DESPITE the claims, counter-claims and catcalling by both sides in the referendum campaign, many would-be voters are still asking for guidance which might help them decide. I shall be voting ‘Remain’ on June 23 and I would like to tell you why.
For me, it’s a matter of principle, based on commitment, consistency and conviction.
Back in 1975 I voted Yes to join the European Economic Community. In 2008, in the House of Lords, I spoke robustly in support of the Lisbon Treaty, which currently forms the constitution of the European Union. It was then my view that a referendum was unnecessary, because it was a matter for the Houses of Parliament to deal with.
However, now that we have a referendum, I urge everyone to use their vote.
As a country, we made a commitment in 1975. It was a principled commitment, to work with our European neighbours for the common good.
That was pretty remarkable, when you consider that we had been at war with most of them at some time in the past.
Perhaps we were unconsciously heeding the English philosopher John Locke, who had written in the 17th century: “The only way by which any one divests himself of his natural liberty and puts on the bonds of civil society is by agreeing with other men to join and unite into a community.”
You may be more familiar with the “no man is an island” quotation from John Donne Dean of St Paul’s, also in the 17th century. The context, less well known, is particularly pertinent: “No man is an island, entire of itself; every man is a piece of the continent, a part of the main; if a clod be washed away by the sea, Europe is the less, as well as if a promontory were, as well as if a manor of thy friend’s or of thine own were; any man’s death diminishes me, because I am involved in mankind, and therefore never send to know for whom the bell tolls; it tolls for thee.”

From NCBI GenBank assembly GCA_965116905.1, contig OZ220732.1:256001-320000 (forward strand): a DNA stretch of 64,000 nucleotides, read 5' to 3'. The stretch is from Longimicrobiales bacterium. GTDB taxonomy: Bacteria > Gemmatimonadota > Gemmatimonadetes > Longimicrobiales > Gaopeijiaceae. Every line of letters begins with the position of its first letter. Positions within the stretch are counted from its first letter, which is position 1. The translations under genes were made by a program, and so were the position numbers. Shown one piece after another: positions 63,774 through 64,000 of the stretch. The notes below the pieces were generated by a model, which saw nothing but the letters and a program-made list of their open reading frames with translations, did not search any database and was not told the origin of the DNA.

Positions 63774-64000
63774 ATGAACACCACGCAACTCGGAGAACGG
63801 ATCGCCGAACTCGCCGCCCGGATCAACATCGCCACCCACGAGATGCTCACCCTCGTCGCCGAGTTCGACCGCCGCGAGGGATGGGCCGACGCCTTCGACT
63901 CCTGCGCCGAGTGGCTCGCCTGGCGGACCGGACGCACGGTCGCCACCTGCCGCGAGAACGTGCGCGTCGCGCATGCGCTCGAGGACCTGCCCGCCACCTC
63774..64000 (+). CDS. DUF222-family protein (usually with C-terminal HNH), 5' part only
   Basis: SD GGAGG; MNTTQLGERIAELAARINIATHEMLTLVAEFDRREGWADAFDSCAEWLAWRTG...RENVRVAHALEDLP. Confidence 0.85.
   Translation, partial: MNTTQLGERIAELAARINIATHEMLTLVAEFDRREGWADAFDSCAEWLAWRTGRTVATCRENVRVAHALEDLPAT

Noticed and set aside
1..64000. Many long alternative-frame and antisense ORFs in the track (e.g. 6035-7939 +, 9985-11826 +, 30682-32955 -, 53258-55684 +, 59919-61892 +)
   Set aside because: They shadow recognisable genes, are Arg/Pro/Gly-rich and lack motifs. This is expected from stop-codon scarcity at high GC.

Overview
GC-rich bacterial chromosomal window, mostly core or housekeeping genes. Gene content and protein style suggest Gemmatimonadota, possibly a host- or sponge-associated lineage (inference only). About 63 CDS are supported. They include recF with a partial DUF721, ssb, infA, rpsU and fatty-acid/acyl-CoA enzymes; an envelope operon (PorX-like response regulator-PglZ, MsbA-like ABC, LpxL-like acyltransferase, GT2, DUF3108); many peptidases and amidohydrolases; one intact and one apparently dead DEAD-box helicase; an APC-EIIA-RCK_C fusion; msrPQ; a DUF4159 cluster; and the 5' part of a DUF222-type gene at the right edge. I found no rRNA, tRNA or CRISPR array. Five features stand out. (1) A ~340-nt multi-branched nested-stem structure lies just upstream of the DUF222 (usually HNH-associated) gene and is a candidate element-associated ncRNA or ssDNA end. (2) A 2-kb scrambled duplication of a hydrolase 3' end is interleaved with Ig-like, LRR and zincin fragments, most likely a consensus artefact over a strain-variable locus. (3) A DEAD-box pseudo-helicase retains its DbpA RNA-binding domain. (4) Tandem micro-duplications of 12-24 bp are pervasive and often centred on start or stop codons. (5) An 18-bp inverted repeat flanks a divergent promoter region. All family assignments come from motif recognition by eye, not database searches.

We may live on an island, but no one is an island. We are inter-dependent, needing one another and especially our European neighbours.
Initially we were reluctant to join with them in the common enterprise; subsequently when we changed our minds, our application was rejected, but that was in the past. The United Kingdom is now an important and influential member.
To pull out now would look to all the world as if we were a capricious people, unreliable, not to be trusted, liable at any time to back-track on our commitments.
Our capacity to work for peace and stability beyond our shores would be tragically diminished if we were to exclude ourselves such a vital co-operative venture.
Some European bureaucracy irritates me. There’s plenty of scope for change, but to abandon our principles on the pretext of short-term pragmatism would be morally wrong.
A couple of years ago, I published a series of essays with the title On Rock or Sand? Firm Foundations for Britain’s Future, in which I wrote: “As citizens of the Kingdom of God we live a common life together, reciprocating one another’s contributions and being dependent on one another in our reception of the good gifts of God.
“But since living together is not a state but an activity, this mutuality and sharing takes form in what we undertake to do – our co-operation.
“The fruit of our shared life is the human flourishing, the state of well-being, which God has promised us – life in all its fullness.”
This Well-being State – justified by our recognition of one another’s common humanity, expressed in neighbourly love and guided by the principles of freedom, fellowship, service, and the rule of law – are the firm foundation, the rock, we need for Britain’s future.
Only when we help one another perceive and imagine this vision together will we be like the wise builder of Jesus’s parable (Matthew, Chapter 7, verses 24-27; Luke 6, 46-49).
Need I remind you that the same parable offers an alternative, which is to build one’s house on sand?
All is well until storms and floods find out the weak foundations and the house falls.
When it comes to Europe, I suggest to you that “united we stand”.
Dr John Sentamu is the Archbishop of York.